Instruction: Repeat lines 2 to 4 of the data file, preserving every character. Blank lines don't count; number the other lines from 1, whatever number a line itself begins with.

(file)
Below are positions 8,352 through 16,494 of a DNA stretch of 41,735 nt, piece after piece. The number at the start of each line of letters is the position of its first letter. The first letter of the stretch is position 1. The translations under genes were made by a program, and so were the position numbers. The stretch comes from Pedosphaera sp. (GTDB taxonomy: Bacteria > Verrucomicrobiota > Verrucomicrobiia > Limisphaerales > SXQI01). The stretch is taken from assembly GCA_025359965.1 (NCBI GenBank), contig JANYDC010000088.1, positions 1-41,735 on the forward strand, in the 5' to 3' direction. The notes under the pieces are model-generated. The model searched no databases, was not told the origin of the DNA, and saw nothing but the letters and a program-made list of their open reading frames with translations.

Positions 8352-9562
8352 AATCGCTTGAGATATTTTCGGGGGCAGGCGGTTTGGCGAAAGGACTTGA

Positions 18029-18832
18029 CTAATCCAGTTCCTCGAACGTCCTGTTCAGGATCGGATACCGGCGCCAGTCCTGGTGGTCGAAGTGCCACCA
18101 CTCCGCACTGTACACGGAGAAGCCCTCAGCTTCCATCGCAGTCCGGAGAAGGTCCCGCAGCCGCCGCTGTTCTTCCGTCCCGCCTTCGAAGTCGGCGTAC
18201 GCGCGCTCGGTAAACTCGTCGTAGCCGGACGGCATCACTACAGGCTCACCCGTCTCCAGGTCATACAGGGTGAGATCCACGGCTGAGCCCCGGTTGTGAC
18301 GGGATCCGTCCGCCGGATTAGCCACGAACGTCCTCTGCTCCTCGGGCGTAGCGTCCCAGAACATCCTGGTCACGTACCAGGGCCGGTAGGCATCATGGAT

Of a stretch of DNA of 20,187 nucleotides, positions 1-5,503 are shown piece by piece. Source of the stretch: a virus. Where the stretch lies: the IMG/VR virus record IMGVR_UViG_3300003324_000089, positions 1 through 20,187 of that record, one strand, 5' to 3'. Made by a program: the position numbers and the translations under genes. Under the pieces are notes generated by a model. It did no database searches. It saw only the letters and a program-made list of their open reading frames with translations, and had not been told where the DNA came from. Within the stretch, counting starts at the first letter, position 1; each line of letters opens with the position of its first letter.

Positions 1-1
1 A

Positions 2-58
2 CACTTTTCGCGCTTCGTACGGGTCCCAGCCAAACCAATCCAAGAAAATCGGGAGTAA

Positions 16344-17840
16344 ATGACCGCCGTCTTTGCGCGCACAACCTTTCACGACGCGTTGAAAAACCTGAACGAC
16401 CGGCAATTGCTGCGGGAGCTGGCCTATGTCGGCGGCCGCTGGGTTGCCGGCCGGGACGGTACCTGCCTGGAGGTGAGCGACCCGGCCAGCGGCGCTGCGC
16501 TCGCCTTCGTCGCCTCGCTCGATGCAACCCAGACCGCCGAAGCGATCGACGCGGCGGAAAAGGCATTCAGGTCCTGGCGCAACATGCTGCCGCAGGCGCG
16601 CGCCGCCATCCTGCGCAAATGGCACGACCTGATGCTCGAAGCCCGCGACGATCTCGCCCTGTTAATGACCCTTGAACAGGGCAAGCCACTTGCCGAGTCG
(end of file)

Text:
Positions 8352-9562
8352 AATCGCTTGAGATATTTTCGGGGGCAGGCGGTTTGGCGAAAGGACTTGA

Positions 18029-18832